Characterization of Cyclic Behavior of Materials for Morphing Application

Through my Summer 2018 research internship at the Aoki and Yokozeki Laboratory, I was asked to characterize two different types of materials for their potential application as morphing wing skin.

Since conventional strain gauges were too stiff to measure these low modulus materials, I proposed and then developed a custom image processing Matlab application that would track engineering strain using pixel numbers.

For recording the experiments, a Dino-Lite Edge 5MP AM7515 Series was carefully pointed directly at the specimen. Video footage was saved as a WMP file in RGB24 format at 10 frames per second on the desktop that powered the DINO camera via USB. Frames were then extracted at certain intervals by the Matlab application.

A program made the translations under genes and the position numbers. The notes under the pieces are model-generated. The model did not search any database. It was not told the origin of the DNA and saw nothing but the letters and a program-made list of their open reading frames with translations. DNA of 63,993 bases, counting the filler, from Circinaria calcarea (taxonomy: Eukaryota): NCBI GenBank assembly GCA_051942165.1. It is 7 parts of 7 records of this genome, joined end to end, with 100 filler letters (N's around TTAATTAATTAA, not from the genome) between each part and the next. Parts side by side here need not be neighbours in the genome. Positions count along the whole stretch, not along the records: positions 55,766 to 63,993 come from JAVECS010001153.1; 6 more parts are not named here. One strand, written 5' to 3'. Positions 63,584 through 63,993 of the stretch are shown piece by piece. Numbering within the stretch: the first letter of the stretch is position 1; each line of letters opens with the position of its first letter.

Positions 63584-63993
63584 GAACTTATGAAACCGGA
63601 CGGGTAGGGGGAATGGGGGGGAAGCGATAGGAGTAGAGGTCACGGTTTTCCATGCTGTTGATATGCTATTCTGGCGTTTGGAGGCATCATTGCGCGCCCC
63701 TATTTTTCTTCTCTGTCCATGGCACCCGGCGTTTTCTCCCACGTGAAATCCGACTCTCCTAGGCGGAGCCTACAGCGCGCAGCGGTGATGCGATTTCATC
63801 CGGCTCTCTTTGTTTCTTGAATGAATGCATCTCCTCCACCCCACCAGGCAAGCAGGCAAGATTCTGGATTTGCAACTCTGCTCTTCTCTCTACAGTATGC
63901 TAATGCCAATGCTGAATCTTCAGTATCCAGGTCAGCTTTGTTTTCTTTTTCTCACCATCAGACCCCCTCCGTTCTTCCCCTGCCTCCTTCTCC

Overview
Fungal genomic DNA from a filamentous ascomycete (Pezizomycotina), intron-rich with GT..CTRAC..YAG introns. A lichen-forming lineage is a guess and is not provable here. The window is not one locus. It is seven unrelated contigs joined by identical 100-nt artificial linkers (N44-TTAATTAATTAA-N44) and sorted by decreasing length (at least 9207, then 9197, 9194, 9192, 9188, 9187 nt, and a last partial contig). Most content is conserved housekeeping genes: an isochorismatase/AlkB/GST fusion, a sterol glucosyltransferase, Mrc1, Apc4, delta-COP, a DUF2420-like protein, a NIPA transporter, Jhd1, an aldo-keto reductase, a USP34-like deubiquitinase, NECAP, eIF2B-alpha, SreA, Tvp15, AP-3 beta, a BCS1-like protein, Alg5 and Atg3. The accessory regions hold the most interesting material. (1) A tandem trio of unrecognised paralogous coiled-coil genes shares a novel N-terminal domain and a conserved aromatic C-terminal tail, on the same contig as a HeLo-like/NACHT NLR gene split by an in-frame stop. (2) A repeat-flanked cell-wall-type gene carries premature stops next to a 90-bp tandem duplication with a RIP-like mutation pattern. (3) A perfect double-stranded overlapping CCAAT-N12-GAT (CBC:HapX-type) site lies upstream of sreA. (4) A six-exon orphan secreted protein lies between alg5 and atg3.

The optical strain detection method developed relied heavily on MATLAB's image processing toolbox. Functions such as color filtering, brightness adjusting, and edge detecting were used to isolate the white markers drawn on the specimen. This was necessary for the algorithm to measure the distance between the two lines and track changes. Once strain measurements were obtained, the Savitzky-Golay filter was used to smooth the curve.

For validating the algorithm's accuracy, the data obtained by MATLAB was compared to data measured manually using a pixel distance measuring tool found in common photoshop software. A similar tensile experiment was also conducted on an aluminum specimen and measurement results were compared to ones obtained concurently by a strain gauge. The comparison plots are shown below.

Verification of Algorithm by Manually Obtained Data
Verification of Algorithm with Strain Gauge Data

Matlab Demo at 80x Speed
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